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#### A jackknife approach to quantifying single-trial correlation between covariance-based metrics undefined on a single-trial basis

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##### Citation

Richter, C. G., Thompson, W. H., Bosman, C. A., & Fries, P. (2015). A jackknife
approach to quantifying single-trial correlation between covariance-based metrics undefined on a single-trial basis.* NeuroImage: Clinical,* *114*, 57-70. Retrieved from http://www.ncbi.nlm.nih.gov/pubmed/25917516.

Cite as: http://hdl.handle.net/11858/00-001M-0000-0027-D17A-9

##### Abstract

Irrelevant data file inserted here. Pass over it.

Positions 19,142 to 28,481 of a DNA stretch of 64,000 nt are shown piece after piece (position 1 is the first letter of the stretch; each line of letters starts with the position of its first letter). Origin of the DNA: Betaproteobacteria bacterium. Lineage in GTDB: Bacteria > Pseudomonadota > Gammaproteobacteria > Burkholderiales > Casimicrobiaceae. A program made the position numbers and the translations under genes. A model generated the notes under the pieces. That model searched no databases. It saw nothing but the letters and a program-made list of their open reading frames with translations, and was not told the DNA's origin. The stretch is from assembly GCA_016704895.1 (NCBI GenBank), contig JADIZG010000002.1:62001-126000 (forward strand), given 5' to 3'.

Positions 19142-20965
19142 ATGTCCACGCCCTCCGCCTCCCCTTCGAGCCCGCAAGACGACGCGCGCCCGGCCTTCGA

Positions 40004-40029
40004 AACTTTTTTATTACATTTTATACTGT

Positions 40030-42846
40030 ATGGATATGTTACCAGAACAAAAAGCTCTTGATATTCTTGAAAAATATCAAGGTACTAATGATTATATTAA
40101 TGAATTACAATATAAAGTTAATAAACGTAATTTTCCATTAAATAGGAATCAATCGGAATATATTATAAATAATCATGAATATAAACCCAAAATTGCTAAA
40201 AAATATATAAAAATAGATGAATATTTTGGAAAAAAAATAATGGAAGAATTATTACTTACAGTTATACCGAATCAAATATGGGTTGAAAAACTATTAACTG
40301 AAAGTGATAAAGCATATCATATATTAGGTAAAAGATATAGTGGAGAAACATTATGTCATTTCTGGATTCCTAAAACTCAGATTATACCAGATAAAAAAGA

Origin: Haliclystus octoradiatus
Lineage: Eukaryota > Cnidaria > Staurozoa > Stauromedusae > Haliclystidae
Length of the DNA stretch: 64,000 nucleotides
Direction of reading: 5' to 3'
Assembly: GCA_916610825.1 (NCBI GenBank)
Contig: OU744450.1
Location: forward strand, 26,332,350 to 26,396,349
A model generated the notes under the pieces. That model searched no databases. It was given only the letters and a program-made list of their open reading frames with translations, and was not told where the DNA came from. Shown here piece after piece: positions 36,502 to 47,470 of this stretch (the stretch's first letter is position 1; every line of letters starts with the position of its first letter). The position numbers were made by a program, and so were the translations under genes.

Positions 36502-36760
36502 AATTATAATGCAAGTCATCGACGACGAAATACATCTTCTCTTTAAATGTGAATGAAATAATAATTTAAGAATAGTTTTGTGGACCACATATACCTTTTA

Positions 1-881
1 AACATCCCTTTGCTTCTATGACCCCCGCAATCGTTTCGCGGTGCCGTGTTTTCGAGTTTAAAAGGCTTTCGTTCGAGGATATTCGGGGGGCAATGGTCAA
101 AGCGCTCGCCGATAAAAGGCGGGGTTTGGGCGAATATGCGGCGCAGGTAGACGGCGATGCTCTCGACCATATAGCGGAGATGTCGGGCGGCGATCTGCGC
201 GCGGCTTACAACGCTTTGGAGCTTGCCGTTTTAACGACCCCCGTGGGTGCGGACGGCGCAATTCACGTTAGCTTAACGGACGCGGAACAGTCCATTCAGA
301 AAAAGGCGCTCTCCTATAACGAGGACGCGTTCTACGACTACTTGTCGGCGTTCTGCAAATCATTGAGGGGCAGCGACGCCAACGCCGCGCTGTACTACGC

The quantification of covariance between neuronal activities (functional connectivity) requires the observation of correlated changes and therefore multiple observations. The strength of such neuronal correlations may itself undergo moment-by-moment fluctuations, which might e.g. lead to fluctuations in single-trial metrics such as reaction time (RT), or may co-fluctuate with the correlation betwe'en activity in other brain areas. Yet, quantifying the relation between moment-by-moment co-fluctuations in neuronal correlations is precluded by the fact that neuronal correlations are not defined per single observation. The proposed solution quantifies this relation by first calculating neuronal correlations for all leave-one-out subsamples (i.e. the jackknife replications of all observations) and then correlating these values. Because the correlation is calculated between jackknife replications, we address this approach as jackknife correlation (JC). First, we demonstrate the equivalence of JC to conventional correlation for simulated paired data that are defined per observation and therefore allow the calculation of conventional correlation. While the JC recovers the conventional correlation precisely, alternative approaches, like sorting-and-binning, result in detrimental effects of the analysis parameters. We then explore the case of relating two spectral correlation metrics, like coherence, that require multiple observation epochs, where the only viable alternative analysis approaches are based on some form of epoch subdivision, which results in reduced spectral resolution and poor spectral estimators. We show that JC outperforms these approaches, particularly for short epoch lengths, without sacrificing any spectral resolution. Finally, we note that the JC can be applied to relate fluctuations in any smooth metric that is not defined on single observations.